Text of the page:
Many people participate in sailing racing dinghies, at a wide range of levels. Unfortunately, the ergonomic design of racing dinghies often promotes poor posture for the sailor. Pilates can help.
There are two key positions. When a sailor ‘hikes’ they sit with hips and upper bodies extended outside the side of the boat, upper bodies curled forwards. Their body weight supported through their legs and stomach, with their feet under straps to prevent falling out. In this suspended seated position, they pull sustained heavy loads to control the sails. Alternatively, sailors stand on the side of the boat ‘trapezing’, suspended on a wire connected from the top of the mast to their waist, connecting to a ‘trapeze harness’. Frequently, they work with the upper body curled and rotated whilst they pull on ropes.
Sports physio-therapist Chris Gordon, works with many top UK sailors and Olympians including Sir Ben Ainslie and advocates Pilates for competitive sailors.
Chris explains, “The boats’ ergonomic issues won’t change. So I teach my sailors to understand the consequences to their bodies, so we can undo the damage when they are not sailing. Good conditioning and mindful movement is the best protection from postural issues. Pilates plays a central role in that.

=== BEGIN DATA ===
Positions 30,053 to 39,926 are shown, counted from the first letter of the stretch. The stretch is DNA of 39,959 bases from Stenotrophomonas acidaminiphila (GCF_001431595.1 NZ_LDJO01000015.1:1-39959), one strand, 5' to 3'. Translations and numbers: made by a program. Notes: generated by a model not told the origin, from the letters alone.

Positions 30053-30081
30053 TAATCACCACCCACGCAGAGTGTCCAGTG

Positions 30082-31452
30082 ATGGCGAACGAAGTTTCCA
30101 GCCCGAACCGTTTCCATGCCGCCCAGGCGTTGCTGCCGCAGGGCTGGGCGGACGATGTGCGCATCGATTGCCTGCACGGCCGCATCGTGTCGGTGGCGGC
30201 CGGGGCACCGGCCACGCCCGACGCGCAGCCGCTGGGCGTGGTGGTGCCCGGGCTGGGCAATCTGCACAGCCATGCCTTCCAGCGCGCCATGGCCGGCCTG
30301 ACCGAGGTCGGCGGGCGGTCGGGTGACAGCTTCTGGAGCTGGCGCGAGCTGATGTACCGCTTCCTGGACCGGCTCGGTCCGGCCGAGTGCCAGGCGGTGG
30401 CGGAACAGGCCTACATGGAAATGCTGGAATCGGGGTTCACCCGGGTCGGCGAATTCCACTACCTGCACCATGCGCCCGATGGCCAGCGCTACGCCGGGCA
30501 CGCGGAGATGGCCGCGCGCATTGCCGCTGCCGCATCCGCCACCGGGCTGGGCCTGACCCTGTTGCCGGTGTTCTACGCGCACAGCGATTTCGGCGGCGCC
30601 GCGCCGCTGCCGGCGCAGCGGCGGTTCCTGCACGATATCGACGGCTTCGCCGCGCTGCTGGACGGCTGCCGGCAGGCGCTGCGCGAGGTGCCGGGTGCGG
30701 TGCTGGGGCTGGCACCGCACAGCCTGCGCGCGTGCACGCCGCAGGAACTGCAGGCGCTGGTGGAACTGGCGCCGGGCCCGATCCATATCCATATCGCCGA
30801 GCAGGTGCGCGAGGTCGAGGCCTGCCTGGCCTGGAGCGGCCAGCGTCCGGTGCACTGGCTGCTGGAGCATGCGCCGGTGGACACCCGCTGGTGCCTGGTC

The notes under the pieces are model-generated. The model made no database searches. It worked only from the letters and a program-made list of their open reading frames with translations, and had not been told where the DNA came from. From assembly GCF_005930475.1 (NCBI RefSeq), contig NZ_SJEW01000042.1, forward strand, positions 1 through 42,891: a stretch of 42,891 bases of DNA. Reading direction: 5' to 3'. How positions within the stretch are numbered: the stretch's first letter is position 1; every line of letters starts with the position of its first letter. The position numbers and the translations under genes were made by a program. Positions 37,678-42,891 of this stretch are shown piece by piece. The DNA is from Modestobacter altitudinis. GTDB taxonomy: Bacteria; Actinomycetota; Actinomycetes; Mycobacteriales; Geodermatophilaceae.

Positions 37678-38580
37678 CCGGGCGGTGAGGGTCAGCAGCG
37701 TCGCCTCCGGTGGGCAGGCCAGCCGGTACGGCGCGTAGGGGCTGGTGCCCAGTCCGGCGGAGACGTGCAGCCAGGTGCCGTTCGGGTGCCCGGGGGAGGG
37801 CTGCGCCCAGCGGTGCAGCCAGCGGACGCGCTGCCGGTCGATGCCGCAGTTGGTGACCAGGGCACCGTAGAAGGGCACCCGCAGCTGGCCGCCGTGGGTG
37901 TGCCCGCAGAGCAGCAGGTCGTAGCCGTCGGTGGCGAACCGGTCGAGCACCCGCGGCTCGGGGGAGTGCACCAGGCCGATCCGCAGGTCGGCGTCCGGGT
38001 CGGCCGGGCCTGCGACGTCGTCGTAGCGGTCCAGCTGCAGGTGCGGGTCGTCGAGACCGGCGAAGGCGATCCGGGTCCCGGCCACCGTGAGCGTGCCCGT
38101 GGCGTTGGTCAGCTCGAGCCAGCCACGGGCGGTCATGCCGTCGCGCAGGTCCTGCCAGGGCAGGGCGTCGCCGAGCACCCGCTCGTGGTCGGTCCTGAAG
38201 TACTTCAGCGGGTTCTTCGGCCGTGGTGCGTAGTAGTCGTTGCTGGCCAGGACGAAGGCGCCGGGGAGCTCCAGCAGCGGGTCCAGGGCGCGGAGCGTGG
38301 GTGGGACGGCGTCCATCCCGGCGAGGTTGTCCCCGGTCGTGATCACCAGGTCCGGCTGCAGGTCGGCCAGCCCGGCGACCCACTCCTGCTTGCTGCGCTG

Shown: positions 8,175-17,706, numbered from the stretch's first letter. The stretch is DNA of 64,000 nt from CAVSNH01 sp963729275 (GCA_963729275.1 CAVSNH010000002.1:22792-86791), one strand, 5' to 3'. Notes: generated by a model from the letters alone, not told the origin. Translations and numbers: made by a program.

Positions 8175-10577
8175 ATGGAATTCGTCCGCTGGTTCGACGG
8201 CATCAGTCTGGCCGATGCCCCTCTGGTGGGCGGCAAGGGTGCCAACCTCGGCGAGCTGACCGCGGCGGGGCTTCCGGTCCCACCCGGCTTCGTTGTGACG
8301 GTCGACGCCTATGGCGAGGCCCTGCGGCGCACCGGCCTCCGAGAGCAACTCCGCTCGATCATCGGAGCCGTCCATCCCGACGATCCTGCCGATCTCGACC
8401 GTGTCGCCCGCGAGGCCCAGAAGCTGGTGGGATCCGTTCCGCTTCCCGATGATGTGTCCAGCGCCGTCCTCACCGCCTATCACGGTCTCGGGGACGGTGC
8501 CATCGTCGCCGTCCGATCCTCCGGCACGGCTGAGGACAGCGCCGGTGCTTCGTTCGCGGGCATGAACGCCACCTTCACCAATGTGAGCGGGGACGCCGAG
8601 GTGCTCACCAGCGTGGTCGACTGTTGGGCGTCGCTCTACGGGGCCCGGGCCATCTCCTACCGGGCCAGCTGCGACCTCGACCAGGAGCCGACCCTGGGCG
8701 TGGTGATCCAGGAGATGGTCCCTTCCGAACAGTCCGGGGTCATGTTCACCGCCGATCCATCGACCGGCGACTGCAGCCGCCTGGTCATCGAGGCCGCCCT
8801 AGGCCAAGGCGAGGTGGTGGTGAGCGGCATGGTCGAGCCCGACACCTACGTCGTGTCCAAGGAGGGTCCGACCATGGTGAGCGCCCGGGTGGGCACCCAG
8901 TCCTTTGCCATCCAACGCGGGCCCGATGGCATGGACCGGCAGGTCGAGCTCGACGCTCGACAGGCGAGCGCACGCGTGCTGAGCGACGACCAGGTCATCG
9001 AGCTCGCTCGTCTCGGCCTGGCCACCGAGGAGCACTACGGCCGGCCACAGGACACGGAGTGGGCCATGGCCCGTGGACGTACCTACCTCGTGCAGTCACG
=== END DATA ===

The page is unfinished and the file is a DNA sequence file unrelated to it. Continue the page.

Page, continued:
Typical patterns for hiking sailors are very tight quadriceps and hip flexors and a very strong and short ‘six-pack’ (Rectus Abdominis). This pulls the lumbar spine into hyperextension and pulls the front of the rib cage down. Pilates exercises that tuck the tail bone under and lift the rib cage are ideal for this pattern.
Trapeze sailors typically become very flexed in their thoracic (upper) spines, again the anterior rib cage gets pulled down and the cervical spine is compromised. Often their thoracic rotation becomes very restricted. Pilates exercises to open the ribs and improve thoracic rotation are perfect for trapeze sailors.”
Building core strength is considered essential by the professional sailing community. It is as important for amateurs too, as well as sailors competing for the Olympics, or in the highly powerful America’s Cup ‘foiling’ catamarans.
Chris introduced Pilates into the British Sailing Team training centre in Weymouth, when he was head physiotherapist for the Athens and Beijing Olympic programmes.
“All Olympic sailors will have some Pilates based exercises as part of their conditioning programme, even if they don’t know it. It supports our physio treatments and really helps build the sailors awareness of their posture, alignment and muscular imbalances. Plus, injury prevention for professional sailors is essential.”